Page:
But you don't have to blow into it, because it breathes water, not air.
When you block one of the water jets, a note is sounded.
Most "snakes" are tuned to a diatonic scale, in the key of A-minor. Therefore, running your fingers down the first eight vertebrae of the snake's back, starting at her head, will result in a natural minor scale.
If you want to play a major scale, you simply begin on the third water jet ("C"), rather than the first jet ("A").
Sharps and flats are played using "snake" embouchure.
The lowest note, usually "A", is located at the fattest part of the snake's body, near the snake's "head". There is usually an opening at that end, to allow water to enter.
Partial blocking of the jets will not change the pitch or timbre very much, but will simply result in reduced volume (sound level). Although you may be able to invoke a slight flattening of the sound (in addition to volume reduction), the best way to bring expression into the sound of the snake is with the embouchure of the instrument.
When playing the snake from a garden hose, there is less opportunity for embouchure expression control, except by stepping on the hose to change the water flow (or by using a foot-operated flow-control valve), and a small number of other tricks you can play.
However, there are versions of the hydraulophone that have various expression valves so that they can be played outside a body of water, such as in a garden. These are called "garden snakes".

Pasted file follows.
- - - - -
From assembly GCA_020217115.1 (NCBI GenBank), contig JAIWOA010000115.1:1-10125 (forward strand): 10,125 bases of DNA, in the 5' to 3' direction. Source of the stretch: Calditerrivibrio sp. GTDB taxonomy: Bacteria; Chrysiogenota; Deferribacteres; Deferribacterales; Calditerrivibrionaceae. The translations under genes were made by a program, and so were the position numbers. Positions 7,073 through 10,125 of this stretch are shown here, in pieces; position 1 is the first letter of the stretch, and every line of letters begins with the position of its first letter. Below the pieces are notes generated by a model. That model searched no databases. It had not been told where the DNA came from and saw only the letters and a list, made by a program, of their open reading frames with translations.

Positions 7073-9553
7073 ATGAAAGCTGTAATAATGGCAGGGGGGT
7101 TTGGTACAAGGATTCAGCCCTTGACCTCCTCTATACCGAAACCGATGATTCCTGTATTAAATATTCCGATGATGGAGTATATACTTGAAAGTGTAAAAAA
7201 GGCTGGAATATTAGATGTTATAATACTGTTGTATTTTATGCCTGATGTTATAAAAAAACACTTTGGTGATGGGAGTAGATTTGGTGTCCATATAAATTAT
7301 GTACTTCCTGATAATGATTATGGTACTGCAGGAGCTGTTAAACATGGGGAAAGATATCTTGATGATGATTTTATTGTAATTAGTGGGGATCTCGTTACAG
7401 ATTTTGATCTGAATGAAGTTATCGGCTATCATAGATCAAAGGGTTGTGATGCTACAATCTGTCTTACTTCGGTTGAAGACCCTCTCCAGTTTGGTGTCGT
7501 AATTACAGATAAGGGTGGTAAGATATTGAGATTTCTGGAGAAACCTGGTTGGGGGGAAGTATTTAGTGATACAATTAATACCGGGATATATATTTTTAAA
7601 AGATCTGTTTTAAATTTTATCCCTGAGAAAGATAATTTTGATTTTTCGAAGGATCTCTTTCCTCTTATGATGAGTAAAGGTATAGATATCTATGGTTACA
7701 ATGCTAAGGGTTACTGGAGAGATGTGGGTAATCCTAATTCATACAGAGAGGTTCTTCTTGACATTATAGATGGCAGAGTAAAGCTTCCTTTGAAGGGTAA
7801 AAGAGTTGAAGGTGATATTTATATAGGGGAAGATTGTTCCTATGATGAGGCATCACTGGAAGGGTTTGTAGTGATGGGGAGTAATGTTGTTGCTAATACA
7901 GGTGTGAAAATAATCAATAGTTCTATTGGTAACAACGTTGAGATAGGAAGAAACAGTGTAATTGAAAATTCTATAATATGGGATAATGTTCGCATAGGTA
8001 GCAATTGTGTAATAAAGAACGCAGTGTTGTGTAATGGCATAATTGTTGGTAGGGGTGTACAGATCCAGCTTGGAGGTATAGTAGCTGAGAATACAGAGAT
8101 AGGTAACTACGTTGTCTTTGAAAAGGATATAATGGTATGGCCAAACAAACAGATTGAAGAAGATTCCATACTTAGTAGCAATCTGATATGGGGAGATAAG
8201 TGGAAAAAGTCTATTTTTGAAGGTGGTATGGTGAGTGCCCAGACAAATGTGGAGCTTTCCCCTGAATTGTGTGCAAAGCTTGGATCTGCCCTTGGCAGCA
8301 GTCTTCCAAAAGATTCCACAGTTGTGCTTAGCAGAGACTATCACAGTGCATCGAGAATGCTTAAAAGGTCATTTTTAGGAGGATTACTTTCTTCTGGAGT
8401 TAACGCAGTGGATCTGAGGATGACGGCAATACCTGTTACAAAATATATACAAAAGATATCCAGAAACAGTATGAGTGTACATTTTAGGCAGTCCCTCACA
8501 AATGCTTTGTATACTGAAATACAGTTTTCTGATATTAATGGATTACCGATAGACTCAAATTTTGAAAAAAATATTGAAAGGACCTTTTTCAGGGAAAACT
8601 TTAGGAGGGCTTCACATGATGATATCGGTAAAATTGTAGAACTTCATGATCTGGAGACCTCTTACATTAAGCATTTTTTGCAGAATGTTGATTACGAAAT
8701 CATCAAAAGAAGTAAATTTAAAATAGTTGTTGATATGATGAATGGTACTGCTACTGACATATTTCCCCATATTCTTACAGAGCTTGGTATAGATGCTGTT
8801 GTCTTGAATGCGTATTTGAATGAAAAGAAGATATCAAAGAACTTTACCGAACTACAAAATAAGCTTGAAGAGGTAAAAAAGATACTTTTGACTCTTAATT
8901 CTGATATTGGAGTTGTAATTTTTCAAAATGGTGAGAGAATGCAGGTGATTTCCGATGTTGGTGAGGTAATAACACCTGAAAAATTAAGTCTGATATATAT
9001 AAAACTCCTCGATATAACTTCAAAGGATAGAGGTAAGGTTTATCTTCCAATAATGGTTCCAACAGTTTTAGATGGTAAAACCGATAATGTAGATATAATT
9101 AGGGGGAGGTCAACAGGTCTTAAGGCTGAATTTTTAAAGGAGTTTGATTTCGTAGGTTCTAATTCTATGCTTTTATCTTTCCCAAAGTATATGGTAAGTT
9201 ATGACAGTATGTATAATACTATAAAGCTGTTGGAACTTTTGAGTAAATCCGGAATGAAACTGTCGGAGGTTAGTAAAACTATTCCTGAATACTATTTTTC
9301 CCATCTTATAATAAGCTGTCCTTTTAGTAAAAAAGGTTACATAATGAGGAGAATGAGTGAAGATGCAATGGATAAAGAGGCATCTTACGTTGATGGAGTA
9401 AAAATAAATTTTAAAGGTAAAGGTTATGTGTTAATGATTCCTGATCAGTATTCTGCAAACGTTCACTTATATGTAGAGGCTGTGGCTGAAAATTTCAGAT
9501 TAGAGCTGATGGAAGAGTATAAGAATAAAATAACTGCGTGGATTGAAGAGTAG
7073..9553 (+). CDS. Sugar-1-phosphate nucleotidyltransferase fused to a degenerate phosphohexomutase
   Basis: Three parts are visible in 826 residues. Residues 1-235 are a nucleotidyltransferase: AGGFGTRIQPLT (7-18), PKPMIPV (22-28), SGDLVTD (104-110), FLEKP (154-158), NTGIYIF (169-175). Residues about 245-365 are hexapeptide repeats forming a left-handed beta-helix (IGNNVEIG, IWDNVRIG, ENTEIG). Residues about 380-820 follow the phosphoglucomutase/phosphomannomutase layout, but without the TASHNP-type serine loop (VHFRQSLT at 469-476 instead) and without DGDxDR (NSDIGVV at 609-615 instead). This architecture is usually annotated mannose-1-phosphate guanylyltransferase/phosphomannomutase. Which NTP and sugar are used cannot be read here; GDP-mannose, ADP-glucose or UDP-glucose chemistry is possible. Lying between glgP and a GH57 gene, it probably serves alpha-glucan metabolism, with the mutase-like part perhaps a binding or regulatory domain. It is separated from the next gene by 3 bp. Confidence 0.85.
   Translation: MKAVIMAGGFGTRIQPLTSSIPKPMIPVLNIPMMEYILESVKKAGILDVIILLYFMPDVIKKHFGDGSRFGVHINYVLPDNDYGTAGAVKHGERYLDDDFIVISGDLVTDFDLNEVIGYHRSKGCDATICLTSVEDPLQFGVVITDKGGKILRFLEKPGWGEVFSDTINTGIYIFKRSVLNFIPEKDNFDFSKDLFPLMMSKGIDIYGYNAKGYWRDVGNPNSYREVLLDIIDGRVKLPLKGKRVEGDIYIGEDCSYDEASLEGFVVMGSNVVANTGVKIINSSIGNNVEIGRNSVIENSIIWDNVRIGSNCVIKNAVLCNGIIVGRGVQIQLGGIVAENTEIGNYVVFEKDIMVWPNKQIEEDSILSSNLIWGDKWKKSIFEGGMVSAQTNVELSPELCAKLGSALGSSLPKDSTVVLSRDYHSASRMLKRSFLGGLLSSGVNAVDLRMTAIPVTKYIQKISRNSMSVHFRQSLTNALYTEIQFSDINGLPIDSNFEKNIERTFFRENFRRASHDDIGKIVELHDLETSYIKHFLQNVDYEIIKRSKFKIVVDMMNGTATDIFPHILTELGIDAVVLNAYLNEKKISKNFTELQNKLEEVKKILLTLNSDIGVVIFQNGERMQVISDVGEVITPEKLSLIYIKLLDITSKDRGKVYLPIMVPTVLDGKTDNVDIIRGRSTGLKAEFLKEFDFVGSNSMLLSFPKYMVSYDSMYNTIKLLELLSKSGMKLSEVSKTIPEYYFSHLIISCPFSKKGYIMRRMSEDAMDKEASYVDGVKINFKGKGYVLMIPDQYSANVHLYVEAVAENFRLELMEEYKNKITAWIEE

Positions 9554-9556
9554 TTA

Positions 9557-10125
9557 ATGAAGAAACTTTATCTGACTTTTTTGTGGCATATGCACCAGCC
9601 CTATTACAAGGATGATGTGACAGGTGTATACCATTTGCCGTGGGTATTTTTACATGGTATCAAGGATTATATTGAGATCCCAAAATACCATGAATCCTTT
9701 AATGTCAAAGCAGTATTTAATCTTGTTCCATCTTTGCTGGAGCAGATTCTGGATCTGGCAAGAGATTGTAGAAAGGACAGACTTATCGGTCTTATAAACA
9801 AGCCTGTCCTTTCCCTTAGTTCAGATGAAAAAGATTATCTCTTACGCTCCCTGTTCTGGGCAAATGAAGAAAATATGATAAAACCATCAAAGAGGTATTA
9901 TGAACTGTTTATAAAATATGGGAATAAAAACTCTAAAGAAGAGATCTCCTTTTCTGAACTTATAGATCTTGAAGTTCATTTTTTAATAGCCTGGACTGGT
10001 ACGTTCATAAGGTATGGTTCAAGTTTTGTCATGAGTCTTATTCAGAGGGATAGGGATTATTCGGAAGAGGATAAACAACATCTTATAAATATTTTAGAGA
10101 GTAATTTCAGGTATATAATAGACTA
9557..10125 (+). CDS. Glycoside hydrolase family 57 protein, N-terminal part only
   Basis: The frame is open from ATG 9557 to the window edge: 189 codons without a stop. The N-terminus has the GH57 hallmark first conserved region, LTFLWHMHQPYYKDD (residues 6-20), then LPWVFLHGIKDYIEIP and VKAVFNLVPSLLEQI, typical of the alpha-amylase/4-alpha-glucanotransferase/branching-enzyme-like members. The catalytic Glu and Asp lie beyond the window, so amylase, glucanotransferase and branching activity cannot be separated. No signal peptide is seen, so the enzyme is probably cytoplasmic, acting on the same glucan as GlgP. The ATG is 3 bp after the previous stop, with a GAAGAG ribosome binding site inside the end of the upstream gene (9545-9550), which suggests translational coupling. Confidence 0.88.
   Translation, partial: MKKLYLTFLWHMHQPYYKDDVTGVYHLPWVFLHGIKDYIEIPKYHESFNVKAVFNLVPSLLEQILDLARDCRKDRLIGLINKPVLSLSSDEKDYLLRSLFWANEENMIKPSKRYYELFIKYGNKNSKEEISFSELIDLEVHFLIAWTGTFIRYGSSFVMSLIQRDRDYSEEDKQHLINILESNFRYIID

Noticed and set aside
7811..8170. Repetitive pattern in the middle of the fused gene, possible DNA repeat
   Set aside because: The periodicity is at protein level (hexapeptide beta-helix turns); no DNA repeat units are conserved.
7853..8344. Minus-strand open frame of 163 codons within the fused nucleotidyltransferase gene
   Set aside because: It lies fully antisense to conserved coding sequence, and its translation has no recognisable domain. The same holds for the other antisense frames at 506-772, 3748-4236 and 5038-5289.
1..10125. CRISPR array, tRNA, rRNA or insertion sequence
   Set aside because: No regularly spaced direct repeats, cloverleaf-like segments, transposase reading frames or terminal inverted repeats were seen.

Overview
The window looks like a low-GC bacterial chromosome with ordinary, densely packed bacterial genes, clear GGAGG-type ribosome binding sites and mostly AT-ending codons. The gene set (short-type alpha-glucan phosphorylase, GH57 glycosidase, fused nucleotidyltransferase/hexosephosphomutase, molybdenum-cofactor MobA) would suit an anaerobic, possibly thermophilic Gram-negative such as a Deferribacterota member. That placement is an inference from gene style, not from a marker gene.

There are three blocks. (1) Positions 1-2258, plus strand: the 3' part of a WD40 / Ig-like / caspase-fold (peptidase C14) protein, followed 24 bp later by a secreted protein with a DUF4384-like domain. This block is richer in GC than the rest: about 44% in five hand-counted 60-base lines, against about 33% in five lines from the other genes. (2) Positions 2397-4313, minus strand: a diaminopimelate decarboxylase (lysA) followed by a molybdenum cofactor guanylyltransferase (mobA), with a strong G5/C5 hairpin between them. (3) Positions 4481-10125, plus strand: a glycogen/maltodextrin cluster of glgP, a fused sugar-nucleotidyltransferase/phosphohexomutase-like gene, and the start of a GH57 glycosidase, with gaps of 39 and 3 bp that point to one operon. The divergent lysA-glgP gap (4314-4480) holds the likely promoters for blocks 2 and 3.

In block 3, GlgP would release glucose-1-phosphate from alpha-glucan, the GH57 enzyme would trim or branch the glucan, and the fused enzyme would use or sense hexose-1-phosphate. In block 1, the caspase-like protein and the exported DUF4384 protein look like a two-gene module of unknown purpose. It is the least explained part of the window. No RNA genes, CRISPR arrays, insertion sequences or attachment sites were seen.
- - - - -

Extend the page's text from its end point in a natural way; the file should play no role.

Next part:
If you play the standard snake in a pool, lake, or hot tub, you have much more control over the embouchure.
Getting into the swim of things, since the head is located to your left, you play the instrument by rotating the snake counter-clockwise in the water, so that water goes into her mouth, and comes out the holes in her vertebrae. Continue to swirl her in a counter-clockwise circle as you play, while keeping a steady flow of water running into her mouth.
When the snake's body is in the water, she sings a sweeter, more mellow tone than when she's played on land.
To dampen the vibrations, you simply push her deeper into the water. To brighten the sound, you simply raise her up, ease off, let her float up more, etc..
You can change the sound alot by the way you control which parts of her body are under the water. The biggest changes come from how much of her head, especially her mouth, is under water. Yaw, pitch, and roll all affect the sound expression in different ways. As you experiment with the sound, you will likely find that an easy way to remember expression control is "UP UP AND AWAY". As her body is moved more "up and away", the sound will be more "up" in volume (lounder), as well as more full and rich in timbre.
But don't get too carried away, or she'll run dry, lose her prime, and eventually fall silent, if her head is brought up too high in the water.
Snakes are designed to hold a large reserve capacity of water, to even out fluctuations in flow. Therefore you can "get away with" some fairly big bursty changes in expression. After a while, you will begin to understand what the limitations are, and be able to push these limits.
The KEY to good music is to PLAY in the water.